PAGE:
According to Della Bona et al., there is an increase in the potential for bonding of the ceramic surface if the surface area available is more, which, in turn, depends on the surface cracks and irregularities formed on the intaglio surface of the ceramic.[25] In the present study, surface roughness was highest for HFPU group, signifying more surface area available for bonding and hence better bond strength as compared to other groups. Phosphoric acid acts as a neutralizer. The bond strength increases when active application of phosphoric acid is done as it aids in the removal of the precipitates formed after etching with HF.[23] This allows for a deeper penetration of the resin cement in the ceramic.

In the present study, it is seen that the ultrasonic group has the highest value of bond strength and surface roughness, signifying that the postetching residues were cleaned properly. Use of ultrasonic helps to eliminate the surface fluoride residues, thus allowing a proper etched surface and hence increased surface roughness. Group HFPU showed an increase in roughness of 11.5% and 3.5% over HF and HFP, respectively. This was confirmed with the AFM images that show the highest value of peak in the Group HFPU. SEM images also show more dense and uniform pattern in the Group HFPU when compared with the other two groups. Clinicians who do not have an ultrasonic bath may use 37% phosphoric acid for the same purpose in order to increase the bond strength.

SEM is a commonly used method to analyze the microstructure after different surface treatments.[20],[22] This was supplemented with EDX analysis to give the elemental composition. When an electron beam is bombarded, energy present in the X-ray emitted from the specimen is measured and it gives the elemental composition of the specimen. One of the limitations of EDX analysis is that it cannot detect the elements having concentration <1%[22] The EDX analysis detected the presence of Na, Si, Al, O, C, and F on the specimens. However, the elemental composition of fluorine varied and was minimum in the HFPU group, suggestive of proper removal of the precipitates in that group.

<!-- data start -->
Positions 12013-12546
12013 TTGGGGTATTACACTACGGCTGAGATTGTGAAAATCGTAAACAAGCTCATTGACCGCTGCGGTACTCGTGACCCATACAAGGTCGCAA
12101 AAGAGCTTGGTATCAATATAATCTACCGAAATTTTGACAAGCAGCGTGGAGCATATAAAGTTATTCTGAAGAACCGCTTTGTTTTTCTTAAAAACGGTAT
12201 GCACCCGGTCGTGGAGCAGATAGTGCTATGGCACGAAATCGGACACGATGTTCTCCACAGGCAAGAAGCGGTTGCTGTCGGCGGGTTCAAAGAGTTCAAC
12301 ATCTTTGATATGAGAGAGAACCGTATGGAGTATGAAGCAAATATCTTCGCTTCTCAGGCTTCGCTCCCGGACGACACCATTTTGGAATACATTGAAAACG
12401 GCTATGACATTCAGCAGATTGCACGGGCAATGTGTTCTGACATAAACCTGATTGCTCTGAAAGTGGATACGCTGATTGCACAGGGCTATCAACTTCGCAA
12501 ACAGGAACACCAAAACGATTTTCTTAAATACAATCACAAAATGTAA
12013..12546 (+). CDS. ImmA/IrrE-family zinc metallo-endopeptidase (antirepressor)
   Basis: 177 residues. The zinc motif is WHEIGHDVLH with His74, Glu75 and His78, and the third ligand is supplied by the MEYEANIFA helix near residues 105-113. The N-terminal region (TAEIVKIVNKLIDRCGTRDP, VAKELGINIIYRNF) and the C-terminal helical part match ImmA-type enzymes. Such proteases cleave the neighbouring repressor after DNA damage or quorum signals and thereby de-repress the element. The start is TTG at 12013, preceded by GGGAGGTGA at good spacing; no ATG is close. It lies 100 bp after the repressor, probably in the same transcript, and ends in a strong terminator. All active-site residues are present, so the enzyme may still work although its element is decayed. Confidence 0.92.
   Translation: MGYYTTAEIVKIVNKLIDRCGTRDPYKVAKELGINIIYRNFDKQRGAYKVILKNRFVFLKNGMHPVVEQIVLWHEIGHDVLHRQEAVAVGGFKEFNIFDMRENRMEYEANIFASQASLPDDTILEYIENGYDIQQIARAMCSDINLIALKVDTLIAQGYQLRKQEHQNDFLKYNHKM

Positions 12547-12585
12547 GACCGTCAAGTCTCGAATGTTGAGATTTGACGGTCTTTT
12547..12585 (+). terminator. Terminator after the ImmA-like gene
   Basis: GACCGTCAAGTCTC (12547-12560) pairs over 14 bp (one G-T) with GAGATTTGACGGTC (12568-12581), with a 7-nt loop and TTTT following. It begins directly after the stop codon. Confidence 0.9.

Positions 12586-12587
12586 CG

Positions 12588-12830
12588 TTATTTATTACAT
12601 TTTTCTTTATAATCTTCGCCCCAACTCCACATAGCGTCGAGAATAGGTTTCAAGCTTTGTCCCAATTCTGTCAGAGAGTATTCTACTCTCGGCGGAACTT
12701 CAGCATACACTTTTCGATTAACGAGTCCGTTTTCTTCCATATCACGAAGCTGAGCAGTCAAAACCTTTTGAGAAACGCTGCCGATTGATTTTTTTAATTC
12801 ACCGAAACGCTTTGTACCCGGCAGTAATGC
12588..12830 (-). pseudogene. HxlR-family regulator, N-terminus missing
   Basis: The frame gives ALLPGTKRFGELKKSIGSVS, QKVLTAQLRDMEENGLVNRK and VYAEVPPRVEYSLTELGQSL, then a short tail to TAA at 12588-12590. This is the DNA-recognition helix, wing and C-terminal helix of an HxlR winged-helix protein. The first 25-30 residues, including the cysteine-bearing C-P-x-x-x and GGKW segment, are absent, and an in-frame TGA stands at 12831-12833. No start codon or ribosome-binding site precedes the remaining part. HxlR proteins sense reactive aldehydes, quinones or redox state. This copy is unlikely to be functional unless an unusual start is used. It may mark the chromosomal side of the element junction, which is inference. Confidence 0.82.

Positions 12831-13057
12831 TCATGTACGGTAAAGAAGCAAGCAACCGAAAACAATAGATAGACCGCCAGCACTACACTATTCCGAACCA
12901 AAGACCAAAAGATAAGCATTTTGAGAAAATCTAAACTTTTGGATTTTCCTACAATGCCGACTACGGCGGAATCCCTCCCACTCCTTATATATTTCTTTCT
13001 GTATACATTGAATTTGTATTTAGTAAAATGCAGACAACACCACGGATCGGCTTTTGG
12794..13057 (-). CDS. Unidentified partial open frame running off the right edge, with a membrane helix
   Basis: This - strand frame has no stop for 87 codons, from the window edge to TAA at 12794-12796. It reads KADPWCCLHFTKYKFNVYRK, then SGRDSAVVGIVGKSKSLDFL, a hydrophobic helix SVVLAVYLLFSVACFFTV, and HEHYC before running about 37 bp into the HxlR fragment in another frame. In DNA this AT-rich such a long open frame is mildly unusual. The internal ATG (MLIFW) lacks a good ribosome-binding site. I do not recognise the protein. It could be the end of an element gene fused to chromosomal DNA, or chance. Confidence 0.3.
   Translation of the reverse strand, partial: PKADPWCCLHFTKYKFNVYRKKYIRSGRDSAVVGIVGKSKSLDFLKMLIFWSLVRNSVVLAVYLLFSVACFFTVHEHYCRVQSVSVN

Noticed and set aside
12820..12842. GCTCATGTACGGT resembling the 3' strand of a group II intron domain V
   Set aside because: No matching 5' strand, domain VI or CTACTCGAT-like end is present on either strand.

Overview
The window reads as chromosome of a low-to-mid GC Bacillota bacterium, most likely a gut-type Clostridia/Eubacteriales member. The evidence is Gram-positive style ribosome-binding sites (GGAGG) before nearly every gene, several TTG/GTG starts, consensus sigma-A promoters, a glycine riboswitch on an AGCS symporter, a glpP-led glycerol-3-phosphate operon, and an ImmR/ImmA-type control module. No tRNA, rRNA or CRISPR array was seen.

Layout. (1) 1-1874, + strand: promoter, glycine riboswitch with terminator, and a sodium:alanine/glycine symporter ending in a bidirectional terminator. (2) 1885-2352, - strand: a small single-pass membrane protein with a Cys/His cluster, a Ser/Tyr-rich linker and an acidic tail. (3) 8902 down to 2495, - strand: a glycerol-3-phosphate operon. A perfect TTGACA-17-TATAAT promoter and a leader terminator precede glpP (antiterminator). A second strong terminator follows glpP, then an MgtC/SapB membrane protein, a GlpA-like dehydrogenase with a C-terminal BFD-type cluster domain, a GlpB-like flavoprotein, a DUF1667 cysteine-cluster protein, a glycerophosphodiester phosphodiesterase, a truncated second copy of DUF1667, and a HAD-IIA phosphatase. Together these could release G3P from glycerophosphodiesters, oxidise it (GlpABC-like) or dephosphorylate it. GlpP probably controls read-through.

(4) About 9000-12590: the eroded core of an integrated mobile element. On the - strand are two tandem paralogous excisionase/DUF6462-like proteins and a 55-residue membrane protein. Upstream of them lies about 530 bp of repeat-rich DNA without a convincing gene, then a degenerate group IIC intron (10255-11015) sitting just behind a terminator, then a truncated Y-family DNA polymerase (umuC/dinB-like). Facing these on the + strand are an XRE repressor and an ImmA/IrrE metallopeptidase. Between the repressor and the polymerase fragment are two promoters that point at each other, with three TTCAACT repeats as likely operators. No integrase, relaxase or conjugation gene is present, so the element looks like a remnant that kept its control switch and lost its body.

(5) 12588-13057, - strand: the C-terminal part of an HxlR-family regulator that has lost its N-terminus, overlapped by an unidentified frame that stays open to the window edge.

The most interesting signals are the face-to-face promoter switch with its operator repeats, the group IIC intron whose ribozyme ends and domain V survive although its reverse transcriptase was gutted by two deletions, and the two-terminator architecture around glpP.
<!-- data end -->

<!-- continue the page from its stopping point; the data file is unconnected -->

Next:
AFM analysis showed that the values of Ra (arithmetic roughness), Rv (maximum valley depth), and Rp (maximum peak height) were found to be highest for HFPU group, signifying that the surface roughness was maximum with the HFPU group; hence, it has the maximum surface area for bonding and hence the highest bond strength. Group HFPU showed an increase in bond strength of 28.48% and 15.89% over HF and HFP group, respectively.

Etching was done with 9.6% HF for 20 s. Several studies have shown that there is a negative effect on the flexural strength of a lithium disilicate material when the etching time is increased[26] Furthermore, there is no increase in the bond strength on increasing the concentration of HF.[25] For bonding of ceramic to the resin, universal adhesive was used. It consists of silane and a monomer 10-methacryloyloxydecyl dihydrogen phosphate that helps improve the bond strength between the two.[26]

The methodology used in the study was to evaluate μSBS values as ceramics are brittle in nature. Moreover, on being compared with the macrotests used, microshear testing needs only small area of bonding, resulting in the uniform distribution of stresses.[27]